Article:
The advertised aim of this “study of communist political warfare techniques [was] to present a general survey of the strategy and tactics employed by International Communism in its bid for world domination…..The main thrust of the communist offensive is now being centred upon attempts to gain control or influence over the developing countries of Asia, Africa and South America in which areas of the world the West’s vital sources of raw material lie.”
Work that followed reflected the angst of the age when resistance and liberation at home and abroad threatened the status quo, when linking arms and running down the Strand was an act of sedition.
Today’s Revolutionaries: a study of some prominent revolutionary movements and methods of sedition in Europe and the United States
14 editions published between 1970 and 1971 in 3 languages
Subversion: Propaganda, Agitation and the Spread of People’s War (1973)
5 editions published in 1973
The Communist Challenge to Africa: an Analysis of Contemporary Soviet, Chinese and Cuban Policies (1977) Foreign Affairs Publishing now Richmond, Surrey based. 26 editions published in 1977
Lord Chalfont’s endorsement in the book reflects part of the nexus of interlocking like=minded people and groups on the anti-communist landscape that sought to bolster and underpin the ideological authority that defended the West by attacking the East. He agrees that “many Western observers have come to the conclusion, reached some time ago by Chinese foreign policy experts, that the Soviet Union is engaged upon a programme of global expansion – that the Russians are, in effect, the new imperialists.” [A topic for a different posting]
According to the distorted and selective worldview of people like Greig, the West’s rush to decolonize left an open door for the world’s new colonizing super-power – Russia. When Russia and, to a lesser extent China, moved through that door, the stage was set for the chaos and bloodshed that has become part and parcel of life on the continent. Written to make it plain that “foreign Communism is using the “liberation” of Africa as a stepping stone to its self-proclaimed goal of world domination.” South Africa, South West Africa and Rhodesia are clearly obstacles on the way to this goal – obstacles that Moscow would very much like removed – which was why, in the face of the national liberation armed struggle such racist white minority rule was defended by so many in Greig’s Monday Club and beyond.
Greig’s dire warning continued in numerous articles, through the Foreign Affairs Research Institute newsletter and in East-West Digest, of the threat to the West. Throughout 1977 churning out
- East-West Digest: ‘Some recent developments affecting the defence of the Cape route’
- Foreign Affairs Research Institute paper: ‘Moscow’s control over Mozambique and Angola’.
- Foreign Affairs Research Institute paper: ‘Barbarism and communist intervention in the Horn of Africa’ by Ian Greig.
- Foreign Affairs Research Institute paper and East-West Digest: ‘The need to safeguard NATO’s strategic raw materials from Africa’.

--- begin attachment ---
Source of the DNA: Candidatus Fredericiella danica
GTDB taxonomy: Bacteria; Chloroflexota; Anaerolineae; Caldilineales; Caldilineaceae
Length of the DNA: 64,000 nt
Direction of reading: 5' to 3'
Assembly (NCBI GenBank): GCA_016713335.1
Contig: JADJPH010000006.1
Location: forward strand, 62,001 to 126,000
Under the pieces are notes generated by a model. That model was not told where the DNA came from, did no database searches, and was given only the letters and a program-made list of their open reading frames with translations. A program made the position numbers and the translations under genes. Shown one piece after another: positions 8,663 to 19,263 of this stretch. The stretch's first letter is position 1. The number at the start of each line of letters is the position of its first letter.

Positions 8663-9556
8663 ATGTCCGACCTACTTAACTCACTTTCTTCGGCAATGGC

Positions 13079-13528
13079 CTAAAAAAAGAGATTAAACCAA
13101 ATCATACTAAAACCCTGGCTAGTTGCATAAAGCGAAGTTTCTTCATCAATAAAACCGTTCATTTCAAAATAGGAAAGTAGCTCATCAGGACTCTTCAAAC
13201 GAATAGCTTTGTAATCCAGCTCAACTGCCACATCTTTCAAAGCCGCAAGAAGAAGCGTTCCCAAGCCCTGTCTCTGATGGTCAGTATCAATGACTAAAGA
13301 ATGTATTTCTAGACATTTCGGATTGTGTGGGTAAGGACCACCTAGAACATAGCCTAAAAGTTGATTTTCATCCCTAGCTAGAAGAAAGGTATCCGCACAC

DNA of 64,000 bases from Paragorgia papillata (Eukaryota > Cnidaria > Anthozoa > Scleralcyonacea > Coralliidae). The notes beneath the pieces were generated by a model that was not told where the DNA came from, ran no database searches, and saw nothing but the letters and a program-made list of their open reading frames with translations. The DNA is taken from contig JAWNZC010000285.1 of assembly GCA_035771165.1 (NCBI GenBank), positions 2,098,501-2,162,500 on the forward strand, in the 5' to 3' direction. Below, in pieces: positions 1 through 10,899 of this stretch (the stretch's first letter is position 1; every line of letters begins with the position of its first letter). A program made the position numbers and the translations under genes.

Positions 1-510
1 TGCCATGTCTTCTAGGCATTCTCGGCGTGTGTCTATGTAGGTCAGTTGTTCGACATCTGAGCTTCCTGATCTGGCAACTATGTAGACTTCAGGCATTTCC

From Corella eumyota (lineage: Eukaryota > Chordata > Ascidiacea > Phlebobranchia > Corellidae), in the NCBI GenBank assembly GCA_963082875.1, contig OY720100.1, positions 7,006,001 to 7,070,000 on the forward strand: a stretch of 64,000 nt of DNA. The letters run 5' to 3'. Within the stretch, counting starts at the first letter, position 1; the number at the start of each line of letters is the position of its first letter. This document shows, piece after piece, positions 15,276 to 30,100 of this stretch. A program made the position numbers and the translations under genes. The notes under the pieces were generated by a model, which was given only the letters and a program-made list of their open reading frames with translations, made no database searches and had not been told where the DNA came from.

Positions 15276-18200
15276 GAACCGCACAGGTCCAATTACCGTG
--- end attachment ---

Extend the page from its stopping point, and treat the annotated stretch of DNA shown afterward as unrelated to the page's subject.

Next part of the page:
- Foreign Affairs Research Institute paper: ‘The escalating Soviet and Cuban involvement in Africa’ by Ian Greig.
Africa: Soviet Action and Western Inaction (1978)
Iran and the lengthening Soviet shadow (1978)
The Ultra-Left Offensive Against Multinational Companies: Moscow’s Call for World Trade Union Unity (1979) 9 editions published between 1978 and 1980
The continuing crisis in Iran (1979) with James Philips
The security of Gulf oil (1980)
The need to respond to Soviet military pressure in the Third World (1980)
Soviet bloc activities in Africa (1980)
The emerging nature of the Soviet grand design (1980)
A new shadow falls on the Gulf (1981)
They mean what they say : a compilation of Soviet statements on ideology, foreign policy and the use of military force (1981) 7 editions published in 1981
East Germany’s continuing offensive in the third world (1982)
The extent of Soviet support for African “liberation movements” revealed: report to the Committee on the Judiciary, U.S. Senate, 1982.
Soviet global power projection at the third world (1982)
The police under attack (1986) published by AIMs for Industry , an anti-trade union group , associated with Michael Ivens, in defence of free enterprise and freedom, publishers of the red scare material like Reds under the Bed, Aims of Industry (January 1974)
Terrorism: a brief survey of the extent and nature of the threat from terrorist groups in Europe [and] in the Middle East (1987) published by Common Cause
The Second World War and Northern Ireland (1990) published by Friends of the Union founded in 1986 by 16 Tory MPs and eight peers to maintain the Union of Great Britain and Northern Ireland. The organisation was wound up in 2006
Greig’s career across the gamut of right-wing causes marks him out as yesteryear’s shadow warrior upholding the Unionist cause, he wrote several pamphlets on Northern Ireland, some dealing with the influence of ultra-left groups.
[ii]) Its history and operations quite exposed, and studied eg Michaels, J. H. (2014). The Heyday of Britain’s Cold War Think Tank: Brian Crozier and the Institute for the Study of Conflict, 1970–79. In Transnational Anti-Communism and the Cold War (pp. 146-160). Palgrave Macmillan
iii) Including Bertil Haggman’s 1975, Sweden’s Maoist “subversives”: a case study. Conflict studies, no. 58